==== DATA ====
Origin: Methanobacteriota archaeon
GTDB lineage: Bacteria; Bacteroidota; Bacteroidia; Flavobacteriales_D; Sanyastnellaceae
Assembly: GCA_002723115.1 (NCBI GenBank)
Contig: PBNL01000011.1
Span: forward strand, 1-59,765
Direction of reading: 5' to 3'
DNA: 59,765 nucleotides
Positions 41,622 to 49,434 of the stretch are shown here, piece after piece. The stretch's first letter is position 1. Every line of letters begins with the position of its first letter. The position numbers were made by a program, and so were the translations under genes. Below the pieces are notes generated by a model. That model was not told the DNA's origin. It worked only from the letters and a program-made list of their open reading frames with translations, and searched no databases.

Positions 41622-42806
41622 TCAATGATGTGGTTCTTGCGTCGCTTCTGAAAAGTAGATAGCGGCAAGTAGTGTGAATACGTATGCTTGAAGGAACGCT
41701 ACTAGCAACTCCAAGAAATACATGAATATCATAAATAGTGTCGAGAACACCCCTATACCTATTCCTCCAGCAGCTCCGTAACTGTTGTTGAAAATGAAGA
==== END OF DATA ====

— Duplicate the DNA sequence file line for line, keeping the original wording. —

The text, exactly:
Origin: Methanobacteriota archaeon
GTDB lineage: Bacteria; Bacteroidota; Bacteroidia; Flavobacteriales_D; Sanyastnellaceae
Assembly: GCA_002723115.1 (NCBI GenBank)
Contig: PBNL01000011.1
Span: forward strand, 1-59,765
Direction of reading: 5' to 3'
DNA: 59,765 nucleotides
Positions 41,622 to 49,434 of the stretch are shown here, piece after piece. The stretch's first letter is position 1. Every line of letters begins with the position of its first letter. The position numbers were made by a program, and so were the translations under genes. Below the pieces are notes generated by a model. That model was not told the DNA's origin. It worked only from the letters and a program-made list of their open reading frames with translations, and searched no databases.

Positions 41622-42806
41622 TCAATGATGTGGTTCTTGCGTCGCTTCTGAAAAGTAGATAGCGGCAAGTAGTGTGAATACGTATGCTTGAAGGAACGCT
41701 ACTAGCAACTCCAAGAAATACATGAATATCATAAATAGTGTCGAGAACACCCCTATACCTATTCCTCCAGCAGCTCCGTAACTGTTGTTGAAAATGAAGA